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Categorical Perception and the Evolution of Supervised Learning in Neural Nets

Harnad, Stevan and Hanson, S.J. and Lubin, J. (1991) Categorical Perception and the Evolution of Supervised Learning in Neural Nets. [Book Chapter]

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Abstract

Some of the features of animal and human categorical perception (CP) for color, pitch and speech are exhibited by neural net simulations of CP with one-dimensional inputs: When a backprop net is trained to discriminate and then categorize a set of stimuli, the second task is accomplished by "warping" the similarity space (compressing within-category distances and expanding between-category distances). This natural side-effect also occurs in humans and animals. Such CP categories, consisting of named, bounded regions of similarity space, may be the ground level out of which higher-order categories are constructed; nets are one possible candidate for the mechanism that learns the sensorimotor invariants that connect arbitrary names (elementary symbols?) to the nonarbitrary shapes of objects. This paper examines how and why such compression/expansion effects occur in neural nets.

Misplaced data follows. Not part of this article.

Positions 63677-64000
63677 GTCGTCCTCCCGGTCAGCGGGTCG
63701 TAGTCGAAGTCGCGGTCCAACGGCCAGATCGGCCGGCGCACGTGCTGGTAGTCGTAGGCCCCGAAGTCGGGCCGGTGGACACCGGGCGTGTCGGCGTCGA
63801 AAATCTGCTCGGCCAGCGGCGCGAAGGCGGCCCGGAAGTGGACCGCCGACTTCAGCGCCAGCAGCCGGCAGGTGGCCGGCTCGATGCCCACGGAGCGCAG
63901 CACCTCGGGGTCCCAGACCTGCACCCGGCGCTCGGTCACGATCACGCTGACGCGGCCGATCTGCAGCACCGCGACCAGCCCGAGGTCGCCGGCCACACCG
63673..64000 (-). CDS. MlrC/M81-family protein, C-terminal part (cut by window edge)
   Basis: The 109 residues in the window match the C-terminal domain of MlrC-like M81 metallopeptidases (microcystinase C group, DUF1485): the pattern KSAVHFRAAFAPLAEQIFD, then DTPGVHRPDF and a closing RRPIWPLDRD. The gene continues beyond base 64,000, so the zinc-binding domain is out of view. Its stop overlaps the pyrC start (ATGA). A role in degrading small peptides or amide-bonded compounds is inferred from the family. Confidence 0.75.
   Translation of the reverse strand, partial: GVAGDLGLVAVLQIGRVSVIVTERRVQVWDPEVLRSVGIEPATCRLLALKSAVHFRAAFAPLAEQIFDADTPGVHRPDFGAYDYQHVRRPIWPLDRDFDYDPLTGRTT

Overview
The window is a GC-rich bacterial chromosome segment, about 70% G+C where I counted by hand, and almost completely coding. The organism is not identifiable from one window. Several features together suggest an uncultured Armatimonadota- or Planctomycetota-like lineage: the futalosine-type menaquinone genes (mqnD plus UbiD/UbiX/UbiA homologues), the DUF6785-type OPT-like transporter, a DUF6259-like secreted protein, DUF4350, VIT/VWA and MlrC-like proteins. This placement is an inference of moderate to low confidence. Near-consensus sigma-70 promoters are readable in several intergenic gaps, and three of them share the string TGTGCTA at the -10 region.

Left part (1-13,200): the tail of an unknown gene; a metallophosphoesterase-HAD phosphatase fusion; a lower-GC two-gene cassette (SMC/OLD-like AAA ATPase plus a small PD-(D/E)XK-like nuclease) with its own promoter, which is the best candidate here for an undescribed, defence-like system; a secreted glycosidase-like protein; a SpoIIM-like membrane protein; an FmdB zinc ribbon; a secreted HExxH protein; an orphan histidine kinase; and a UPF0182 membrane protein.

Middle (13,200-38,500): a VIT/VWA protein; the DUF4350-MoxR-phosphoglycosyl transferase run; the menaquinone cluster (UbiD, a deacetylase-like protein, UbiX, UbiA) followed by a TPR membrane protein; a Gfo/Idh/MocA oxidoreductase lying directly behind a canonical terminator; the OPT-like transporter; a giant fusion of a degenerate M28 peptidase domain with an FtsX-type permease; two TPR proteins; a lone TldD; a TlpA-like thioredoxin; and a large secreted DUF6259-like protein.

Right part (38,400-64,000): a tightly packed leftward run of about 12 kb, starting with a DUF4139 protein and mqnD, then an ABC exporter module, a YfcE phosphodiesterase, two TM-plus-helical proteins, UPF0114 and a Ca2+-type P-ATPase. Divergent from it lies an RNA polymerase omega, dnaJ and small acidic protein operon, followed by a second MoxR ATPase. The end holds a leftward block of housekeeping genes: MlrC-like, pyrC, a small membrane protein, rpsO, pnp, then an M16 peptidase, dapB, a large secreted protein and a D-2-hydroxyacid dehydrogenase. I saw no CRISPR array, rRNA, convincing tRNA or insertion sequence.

Item Type:Book Chapter
Keywords:categorical perception, neural nets, learning
Subjects:Computer Science > Neural Nets
Psychology > Perceptual Cognitive Psychology
ID Code:1579
Deposited By:Harnad, Stevan
Deposited On:18 Jun 2001
Last Modified:11 Mar 2011 08:54

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